That seems to be a telling comment from a placement perspective. By publication date we've seen Iron Fist seemingly fully recovered by this point. The fact that he's attributing his degrading fighting abilities to his resurrection seems to indicate that this story should take place soon after the resurrection.
He rallies and defeats that Yakuza ninja, but more keep coming, and Iron Fist and the Daughters of the Dragon are surrounded. Meanwhile, Sabretooth circumvents the fight and directly attacks the FBI agents who are guarding Powers in another part of the same warehouse.
He dispatches the guards and grabs Powers.
Outside, Iron Fist continues to have problems.
Luckily, Misty and Colleen aren't having as much trouble with the rest of the ninjas, and they're able to provide Danny with a reprieve.
But when Danny tries to attack again:
He eventually manages to punch the ninja out. You might think those pink energy lines are meant to indicate that he's used the iron fist, but that's not the case.
Note him saying that he still has a lot of work to do.
Fist and the Daughters then try to find Powers, but are attacked by even more ninjas and Sabretooth.
There's a colorist change between issues #134-135 (from Glynis Oliver to George Roussos), and it results in some major changes for Misty and Colleen. They've suddenly changed clothing, and Colleen's Japanese side jumps to the forefront.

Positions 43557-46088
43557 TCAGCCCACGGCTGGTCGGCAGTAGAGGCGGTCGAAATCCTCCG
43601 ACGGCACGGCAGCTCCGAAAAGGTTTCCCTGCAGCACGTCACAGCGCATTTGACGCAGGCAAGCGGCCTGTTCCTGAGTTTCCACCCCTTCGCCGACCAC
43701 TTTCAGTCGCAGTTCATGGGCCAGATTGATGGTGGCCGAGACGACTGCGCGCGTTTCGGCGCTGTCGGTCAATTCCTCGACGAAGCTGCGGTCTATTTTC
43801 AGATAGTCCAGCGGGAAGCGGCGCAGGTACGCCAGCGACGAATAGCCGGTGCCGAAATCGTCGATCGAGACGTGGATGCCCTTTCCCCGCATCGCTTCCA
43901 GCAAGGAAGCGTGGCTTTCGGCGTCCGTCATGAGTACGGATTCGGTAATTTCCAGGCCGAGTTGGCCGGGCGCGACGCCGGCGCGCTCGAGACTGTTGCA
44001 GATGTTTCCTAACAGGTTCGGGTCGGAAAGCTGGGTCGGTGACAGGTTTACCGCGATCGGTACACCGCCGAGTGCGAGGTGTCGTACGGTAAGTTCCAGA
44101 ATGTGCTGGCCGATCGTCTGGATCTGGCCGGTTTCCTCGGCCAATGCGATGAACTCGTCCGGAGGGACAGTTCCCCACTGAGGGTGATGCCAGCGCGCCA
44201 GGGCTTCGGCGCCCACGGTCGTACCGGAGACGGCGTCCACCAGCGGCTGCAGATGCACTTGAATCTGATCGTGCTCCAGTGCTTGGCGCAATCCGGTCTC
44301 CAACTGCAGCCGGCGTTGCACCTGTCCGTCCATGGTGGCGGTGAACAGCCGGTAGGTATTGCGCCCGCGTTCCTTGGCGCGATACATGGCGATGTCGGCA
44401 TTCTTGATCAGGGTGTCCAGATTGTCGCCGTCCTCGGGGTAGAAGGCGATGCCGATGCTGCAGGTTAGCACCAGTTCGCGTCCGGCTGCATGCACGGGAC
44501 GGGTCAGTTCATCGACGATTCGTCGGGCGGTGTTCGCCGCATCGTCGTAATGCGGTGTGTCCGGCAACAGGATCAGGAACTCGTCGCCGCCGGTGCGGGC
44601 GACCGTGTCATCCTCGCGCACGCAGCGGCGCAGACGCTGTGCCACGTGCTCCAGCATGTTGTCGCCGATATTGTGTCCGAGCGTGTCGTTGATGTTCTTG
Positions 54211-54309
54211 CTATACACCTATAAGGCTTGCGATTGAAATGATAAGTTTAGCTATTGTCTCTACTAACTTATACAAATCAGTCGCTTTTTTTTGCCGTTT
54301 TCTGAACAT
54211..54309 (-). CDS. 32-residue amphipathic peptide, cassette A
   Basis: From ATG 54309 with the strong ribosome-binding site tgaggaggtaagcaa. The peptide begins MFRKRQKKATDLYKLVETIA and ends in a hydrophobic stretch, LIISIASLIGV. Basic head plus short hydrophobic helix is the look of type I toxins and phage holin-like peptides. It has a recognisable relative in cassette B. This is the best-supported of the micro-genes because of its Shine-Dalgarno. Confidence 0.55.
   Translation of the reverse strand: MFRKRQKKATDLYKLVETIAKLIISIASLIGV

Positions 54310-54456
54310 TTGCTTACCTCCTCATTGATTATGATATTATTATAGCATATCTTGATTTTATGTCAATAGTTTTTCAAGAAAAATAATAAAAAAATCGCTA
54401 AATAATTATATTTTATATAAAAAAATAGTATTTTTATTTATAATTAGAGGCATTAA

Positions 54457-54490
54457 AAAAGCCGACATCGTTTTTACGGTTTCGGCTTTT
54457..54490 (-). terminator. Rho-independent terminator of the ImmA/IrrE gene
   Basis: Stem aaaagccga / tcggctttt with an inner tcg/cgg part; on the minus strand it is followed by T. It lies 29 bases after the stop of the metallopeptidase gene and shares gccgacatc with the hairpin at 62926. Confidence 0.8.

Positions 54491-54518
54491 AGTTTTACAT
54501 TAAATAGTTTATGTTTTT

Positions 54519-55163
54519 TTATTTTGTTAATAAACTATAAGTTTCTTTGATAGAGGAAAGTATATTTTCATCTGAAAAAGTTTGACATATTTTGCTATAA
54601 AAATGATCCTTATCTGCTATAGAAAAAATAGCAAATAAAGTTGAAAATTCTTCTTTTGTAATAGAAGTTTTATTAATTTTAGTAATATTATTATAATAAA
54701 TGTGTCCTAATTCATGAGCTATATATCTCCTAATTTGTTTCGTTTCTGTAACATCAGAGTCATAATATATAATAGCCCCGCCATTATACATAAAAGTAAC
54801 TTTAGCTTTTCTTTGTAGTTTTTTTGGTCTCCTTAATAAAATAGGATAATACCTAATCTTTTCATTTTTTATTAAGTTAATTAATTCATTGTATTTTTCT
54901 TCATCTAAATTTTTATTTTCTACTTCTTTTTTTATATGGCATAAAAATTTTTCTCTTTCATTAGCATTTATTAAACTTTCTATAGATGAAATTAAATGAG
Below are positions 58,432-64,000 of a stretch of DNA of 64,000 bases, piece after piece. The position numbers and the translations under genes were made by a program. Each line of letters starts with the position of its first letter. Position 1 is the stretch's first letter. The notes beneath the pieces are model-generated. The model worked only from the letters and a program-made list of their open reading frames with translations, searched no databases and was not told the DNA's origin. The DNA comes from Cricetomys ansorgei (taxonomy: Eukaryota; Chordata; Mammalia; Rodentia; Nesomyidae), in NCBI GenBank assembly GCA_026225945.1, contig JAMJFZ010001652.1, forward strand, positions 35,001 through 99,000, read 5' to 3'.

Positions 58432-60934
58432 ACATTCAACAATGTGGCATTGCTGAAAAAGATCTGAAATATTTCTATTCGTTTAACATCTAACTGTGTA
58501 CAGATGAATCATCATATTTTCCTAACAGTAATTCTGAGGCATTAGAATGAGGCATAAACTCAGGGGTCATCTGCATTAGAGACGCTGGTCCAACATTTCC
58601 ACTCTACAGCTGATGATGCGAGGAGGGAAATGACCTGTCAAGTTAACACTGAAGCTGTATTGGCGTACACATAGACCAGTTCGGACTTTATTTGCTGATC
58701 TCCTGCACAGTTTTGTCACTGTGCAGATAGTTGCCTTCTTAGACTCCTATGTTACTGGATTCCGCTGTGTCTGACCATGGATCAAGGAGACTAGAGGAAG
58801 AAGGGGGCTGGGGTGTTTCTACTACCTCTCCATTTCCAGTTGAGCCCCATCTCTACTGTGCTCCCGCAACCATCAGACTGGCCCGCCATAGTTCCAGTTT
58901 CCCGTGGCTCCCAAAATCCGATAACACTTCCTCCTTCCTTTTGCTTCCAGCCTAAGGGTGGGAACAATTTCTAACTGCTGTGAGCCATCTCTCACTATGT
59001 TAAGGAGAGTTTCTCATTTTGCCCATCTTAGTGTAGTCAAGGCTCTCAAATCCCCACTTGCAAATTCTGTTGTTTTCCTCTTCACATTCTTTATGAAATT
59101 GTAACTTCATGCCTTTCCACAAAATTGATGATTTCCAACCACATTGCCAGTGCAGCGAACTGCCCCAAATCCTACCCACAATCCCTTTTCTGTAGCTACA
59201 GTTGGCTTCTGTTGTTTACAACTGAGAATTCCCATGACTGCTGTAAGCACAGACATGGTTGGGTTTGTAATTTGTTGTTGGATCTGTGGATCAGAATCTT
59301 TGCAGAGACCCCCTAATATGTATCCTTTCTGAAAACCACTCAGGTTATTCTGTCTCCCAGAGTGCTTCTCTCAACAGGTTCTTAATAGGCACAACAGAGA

The leader of the ninjas - apparently a renegade faction - shows up and says that Powers is no longer of interest to the Yakuza.
I don't know what's going on! My brain keeps going, "Is that Elektra?" and refuses to process anything else.
Anyway, Iron Fist is still trying to fight Sabretooth.
He's unable to summon the iron fist.
Fist gets generally trashed.
But he rallies enough to stun Sabretooth and tell the Daughters to get away with Powers. He then attacks Sabretooth again, summoning his chi in a partial way, not enough to fully invoke the iron fist.
He punches Sabretooth into a power line or something, causing an explosion.
To escape the falling debris, it's said that Iron Fist finally uses his iron fist.
Sabretooth is (unsurprisingly) shown to have survived at the end, too.
It's interesting that the two times in this story where, just by looking at the art, you might assume that he's using the iron fist, he really isn't. And then at the end when you wouldn't necessarily assume that he was, the script has to make it clear. It's almost like the script was retroactively making this Iron Fist's first post-resurrection outing. But retroactive or not, it does seem like this fits best soon after his resurrection.